Last year, as part of its inquiry into the way big tech companies use their market positions to compete with those who rely on these companies, Amazon representatives were asked about their use of data. In particular, Nate Sutton, Amazon's Associate General Counsel was asked about the company's use of seller data on its platform to determine its own product offerings. Mr. Sutton said that Amazon does not use information about its sellers to compete against them. Those words are at the center of a new controversy for the company.
Following a Wall Street Journal report, a bipartisan House panel has requested that Amazon CEO Jeff Bezos appear before the panel to answer questions. Those questions, once again, revolve around Amazon's use of seller data to build its own product line. The report, which cites conversations with more than 20 previous employees in the private label division of the company, states that Amazon regularly uses data about sellers on the platform to plan its product moves.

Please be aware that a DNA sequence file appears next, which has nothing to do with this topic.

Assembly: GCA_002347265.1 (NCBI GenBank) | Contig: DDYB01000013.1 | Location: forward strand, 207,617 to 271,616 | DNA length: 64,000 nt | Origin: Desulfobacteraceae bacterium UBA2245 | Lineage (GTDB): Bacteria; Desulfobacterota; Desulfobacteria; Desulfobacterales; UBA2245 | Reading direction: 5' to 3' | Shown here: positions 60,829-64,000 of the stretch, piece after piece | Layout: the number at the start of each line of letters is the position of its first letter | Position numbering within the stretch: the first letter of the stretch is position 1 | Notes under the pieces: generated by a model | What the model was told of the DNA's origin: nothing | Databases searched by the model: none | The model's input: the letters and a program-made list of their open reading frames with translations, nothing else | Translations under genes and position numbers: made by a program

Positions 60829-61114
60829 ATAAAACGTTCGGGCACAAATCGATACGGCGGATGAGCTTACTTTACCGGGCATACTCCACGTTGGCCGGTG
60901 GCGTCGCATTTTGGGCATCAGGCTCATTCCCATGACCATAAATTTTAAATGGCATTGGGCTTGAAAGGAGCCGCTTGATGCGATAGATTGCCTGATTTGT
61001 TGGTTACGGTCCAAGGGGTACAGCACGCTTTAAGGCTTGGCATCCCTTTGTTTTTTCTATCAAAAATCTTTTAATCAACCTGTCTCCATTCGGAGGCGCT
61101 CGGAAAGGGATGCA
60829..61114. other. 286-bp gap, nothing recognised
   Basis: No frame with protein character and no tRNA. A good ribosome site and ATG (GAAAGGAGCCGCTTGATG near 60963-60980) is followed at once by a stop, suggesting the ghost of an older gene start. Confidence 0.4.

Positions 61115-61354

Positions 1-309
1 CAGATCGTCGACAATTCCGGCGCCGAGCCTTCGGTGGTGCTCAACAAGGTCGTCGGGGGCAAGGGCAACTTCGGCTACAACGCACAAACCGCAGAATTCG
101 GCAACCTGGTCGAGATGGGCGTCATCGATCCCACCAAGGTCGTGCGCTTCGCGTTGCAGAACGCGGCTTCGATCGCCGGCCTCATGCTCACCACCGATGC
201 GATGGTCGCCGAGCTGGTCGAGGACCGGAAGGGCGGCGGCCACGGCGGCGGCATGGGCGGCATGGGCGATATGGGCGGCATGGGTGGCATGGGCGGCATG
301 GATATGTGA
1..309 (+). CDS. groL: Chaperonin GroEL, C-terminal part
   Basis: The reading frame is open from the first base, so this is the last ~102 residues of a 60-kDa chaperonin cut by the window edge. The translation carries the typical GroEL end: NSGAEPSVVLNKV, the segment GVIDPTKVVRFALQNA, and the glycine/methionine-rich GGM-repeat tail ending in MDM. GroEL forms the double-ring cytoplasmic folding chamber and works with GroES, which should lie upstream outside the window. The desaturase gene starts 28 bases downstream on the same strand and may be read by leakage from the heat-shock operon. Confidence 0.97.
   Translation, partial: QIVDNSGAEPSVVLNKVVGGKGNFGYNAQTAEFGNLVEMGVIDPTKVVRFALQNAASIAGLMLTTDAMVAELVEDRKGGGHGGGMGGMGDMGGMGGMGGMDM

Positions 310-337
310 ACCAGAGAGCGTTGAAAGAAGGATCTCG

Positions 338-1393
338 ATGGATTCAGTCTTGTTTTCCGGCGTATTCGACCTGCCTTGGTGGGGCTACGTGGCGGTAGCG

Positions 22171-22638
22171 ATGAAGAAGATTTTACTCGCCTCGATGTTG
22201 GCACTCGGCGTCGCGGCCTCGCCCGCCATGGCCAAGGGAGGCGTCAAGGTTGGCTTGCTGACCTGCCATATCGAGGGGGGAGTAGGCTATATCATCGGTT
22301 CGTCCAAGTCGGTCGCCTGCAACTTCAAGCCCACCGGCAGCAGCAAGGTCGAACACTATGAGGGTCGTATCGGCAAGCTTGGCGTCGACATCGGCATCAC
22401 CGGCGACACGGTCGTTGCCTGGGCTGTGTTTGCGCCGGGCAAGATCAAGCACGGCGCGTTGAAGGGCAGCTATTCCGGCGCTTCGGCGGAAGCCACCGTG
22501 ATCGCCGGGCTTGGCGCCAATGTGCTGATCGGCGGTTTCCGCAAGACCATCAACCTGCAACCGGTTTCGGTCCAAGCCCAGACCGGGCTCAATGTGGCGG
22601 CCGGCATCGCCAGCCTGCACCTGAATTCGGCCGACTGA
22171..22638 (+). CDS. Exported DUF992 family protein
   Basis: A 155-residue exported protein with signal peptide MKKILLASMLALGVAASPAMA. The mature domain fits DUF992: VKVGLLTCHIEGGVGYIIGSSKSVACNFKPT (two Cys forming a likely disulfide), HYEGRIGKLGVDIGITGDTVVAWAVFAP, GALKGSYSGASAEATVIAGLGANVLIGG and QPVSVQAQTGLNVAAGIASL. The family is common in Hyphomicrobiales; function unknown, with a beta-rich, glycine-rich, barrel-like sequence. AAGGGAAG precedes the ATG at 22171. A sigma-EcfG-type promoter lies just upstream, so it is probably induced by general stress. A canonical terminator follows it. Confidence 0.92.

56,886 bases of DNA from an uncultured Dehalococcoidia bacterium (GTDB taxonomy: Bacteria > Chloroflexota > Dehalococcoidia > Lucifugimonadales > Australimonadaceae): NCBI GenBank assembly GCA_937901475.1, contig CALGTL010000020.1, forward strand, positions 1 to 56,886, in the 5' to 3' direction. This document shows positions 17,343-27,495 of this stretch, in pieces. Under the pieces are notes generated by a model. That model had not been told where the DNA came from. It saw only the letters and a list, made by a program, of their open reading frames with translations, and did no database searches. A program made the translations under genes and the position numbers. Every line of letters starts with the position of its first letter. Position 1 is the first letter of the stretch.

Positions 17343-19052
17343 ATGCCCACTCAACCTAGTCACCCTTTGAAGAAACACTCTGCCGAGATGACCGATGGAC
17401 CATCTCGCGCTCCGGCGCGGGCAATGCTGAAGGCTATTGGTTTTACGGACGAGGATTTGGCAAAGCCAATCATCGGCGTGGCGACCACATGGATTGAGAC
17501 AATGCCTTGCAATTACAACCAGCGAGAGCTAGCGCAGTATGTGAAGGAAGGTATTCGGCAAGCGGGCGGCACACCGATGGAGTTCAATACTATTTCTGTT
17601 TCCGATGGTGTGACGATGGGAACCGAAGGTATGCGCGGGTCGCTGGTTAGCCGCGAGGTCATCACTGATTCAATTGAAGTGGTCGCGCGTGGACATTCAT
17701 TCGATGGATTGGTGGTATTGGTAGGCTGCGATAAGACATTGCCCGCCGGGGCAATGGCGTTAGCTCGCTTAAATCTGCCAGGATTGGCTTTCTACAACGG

One example cited is a trunk organizer. Employees were urged to research the top seller in the category on the platform, including which features were most important to customers, the best price at which the product sold, and what Amazon's profit was for hosting the product. After this research, Amazon launched its own branded trunk organizer, based on the research conducted.
Congress does not generally appreciate being lied to, which is probably why the concept of perjury exists. If there was any question about whether that's how they feel here, their letter to Bezos makes their feelings clear. They expect that Bezos will appear in front of the panel voluntarily, but are prepared to subpoena him if necessary. If it turns out that the company lied to Congress last year, there could be big problems for the company in the future. The company, however, has continued to insist that they do not use competitor data to develop their own products and take the accusations seriously.